Then on Wednesday I was so tired that sitting up was too much--so I lay in bed.  And slept hard.  In the moments when I woke up I kept thinking I could do something, and instantly I'd become nauseated.  So I stayed in bed for 12 hours, got up for four hours, and then was out again.  I couldn't really be afraid because I couldn't function that day.  I wrote a few emails, and they were completely incoherent.

Thursday I felt better, which is good because my neuro-oncologist wanted me to get my port ASAP.  Since I hadn't been in the ER, then it was time to stick some stuff into my body.  My neuro-oncologist (can I just call him Scott?) wants them to plug me up as quickly as possible.  So I went through that four-hour process (thank you, Claire!).  Nothing to eat or drink after midnight, for a port thing at 3:00pm.  I skipped that and did both.

Friday I felt coherent, but my port hurt while everything was healing itself.  Couldn't really use my arm at all (not supposed to).  Loads of Advil.  Then I was feeling much, much better.  I was (and am) grateful for this product that might help.

Now it's Saturday.  I made coffee cake, then I was exhausted and needed to sleep until 10:30.  But when Conseula and Claire arrived for our SNWF (Super Ninja Writing Force), everything was great!   They saw where I live.  They sat at the kitchen table and we analyzed.  I got a glimpse of this house that will welcome my friends.  After, I wrote them notes about how much it meant to have them at the house, recognizing how much they mean to me, wanting this to be a house that will welcome my friends.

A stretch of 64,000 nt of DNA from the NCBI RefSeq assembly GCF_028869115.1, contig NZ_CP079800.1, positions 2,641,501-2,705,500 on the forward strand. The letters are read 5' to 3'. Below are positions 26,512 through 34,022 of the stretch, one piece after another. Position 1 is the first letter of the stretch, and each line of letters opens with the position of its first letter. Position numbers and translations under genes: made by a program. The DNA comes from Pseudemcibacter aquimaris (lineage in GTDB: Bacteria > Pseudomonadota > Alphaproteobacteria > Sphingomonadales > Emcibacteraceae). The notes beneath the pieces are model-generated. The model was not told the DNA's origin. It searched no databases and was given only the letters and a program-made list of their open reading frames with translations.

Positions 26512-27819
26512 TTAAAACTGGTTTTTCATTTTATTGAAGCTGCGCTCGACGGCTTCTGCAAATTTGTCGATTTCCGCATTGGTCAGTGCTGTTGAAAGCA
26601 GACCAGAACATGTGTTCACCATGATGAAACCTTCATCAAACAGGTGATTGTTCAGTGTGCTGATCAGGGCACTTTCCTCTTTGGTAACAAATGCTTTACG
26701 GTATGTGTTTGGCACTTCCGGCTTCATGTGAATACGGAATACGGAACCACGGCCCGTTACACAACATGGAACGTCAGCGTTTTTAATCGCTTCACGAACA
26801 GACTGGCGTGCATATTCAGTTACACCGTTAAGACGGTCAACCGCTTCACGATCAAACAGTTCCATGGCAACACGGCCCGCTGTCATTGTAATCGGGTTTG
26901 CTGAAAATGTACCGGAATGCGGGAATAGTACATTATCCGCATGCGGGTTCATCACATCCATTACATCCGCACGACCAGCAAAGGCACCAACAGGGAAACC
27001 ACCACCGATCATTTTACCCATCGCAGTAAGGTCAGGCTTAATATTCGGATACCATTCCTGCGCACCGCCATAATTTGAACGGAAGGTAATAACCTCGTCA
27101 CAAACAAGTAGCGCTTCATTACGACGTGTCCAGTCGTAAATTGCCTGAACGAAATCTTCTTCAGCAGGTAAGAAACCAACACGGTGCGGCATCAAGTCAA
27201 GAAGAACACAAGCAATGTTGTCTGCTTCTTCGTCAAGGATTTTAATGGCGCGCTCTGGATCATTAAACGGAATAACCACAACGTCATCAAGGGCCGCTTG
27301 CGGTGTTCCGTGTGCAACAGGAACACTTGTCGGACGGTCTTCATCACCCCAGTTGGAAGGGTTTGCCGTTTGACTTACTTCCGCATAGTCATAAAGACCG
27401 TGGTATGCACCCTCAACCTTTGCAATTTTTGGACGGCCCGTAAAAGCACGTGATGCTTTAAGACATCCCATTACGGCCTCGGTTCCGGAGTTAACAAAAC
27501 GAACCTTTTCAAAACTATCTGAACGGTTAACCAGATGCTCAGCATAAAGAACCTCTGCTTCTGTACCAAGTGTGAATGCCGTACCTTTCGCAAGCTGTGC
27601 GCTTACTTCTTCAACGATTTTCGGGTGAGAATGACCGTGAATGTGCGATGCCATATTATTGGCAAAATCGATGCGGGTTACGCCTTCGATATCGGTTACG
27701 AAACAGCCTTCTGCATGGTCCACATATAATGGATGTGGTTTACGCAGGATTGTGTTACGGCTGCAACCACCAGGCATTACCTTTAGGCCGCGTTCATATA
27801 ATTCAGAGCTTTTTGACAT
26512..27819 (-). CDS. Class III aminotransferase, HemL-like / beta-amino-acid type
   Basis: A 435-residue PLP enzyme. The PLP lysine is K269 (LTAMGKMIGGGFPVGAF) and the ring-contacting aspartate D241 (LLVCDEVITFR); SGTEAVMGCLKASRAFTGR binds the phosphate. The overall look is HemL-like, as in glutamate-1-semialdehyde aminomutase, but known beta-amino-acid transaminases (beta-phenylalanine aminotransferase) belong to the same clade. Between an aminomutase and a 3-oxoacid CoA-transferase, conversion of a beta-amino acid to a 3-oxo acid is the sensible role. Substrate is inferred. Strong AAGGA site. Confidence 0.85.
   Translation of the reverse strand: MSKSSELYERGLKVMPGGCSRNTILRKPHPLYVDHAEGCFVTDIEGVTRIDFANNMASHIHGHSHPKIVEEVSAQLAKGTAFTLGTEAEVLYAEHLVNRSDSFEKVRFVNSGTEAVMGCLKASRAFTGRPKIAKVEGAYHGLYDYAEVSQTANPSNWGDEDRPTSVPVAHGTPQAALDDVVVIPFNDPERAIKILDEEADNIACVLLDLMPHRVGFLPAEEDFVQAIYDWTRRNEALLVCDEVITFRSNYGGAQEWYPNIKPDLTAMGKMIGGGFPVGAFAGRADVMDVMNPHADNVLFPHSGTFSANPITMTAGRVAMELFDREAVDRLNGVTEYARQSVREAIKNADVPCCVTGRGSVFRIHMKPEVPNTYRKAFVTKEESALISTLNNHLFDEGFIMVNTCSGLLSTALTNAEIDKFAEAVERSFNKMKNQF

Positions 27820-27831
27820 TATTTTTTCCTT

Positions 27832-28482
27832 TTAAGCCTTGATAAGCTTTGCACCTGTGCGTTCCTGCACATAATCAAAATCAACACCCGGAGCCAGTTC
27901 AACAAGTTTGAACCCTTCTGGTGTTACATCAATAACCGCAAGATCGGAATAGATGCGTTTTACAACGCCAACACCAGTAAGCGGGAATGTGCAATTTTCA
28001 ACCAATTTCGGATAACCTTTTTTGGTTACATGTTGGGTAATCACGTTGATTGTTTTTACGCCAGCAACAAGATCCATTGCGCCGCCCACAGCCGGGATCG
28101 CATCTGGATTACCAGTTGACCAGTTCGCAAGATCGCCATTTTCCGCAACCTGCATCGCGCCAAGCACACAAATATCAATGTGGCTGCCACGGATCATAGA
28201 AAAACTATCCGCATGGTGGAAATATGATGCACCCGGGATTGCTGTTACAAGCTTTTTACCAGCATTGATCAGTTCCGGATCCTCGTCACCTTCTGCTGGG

It's an odd week.  Will I keep feeling this up and down, this unpredictablilty?  How am I going to teach?  (Let's note that I haven't written the syllabus yet--but I will!)  Will my mind, my brain, allow me to write, to think?  You know, theoretically I'm writing a book--3/4 of the way through.  Will I be able to finish it?

And of course, when I wrote that last sentence, I thought it the way many of you don't:  Will I be able to finish it before I die?

An odd day.  An odd 16 days.

I'll probably go to sleep again for a nap.

Tuesday, August 18, 2015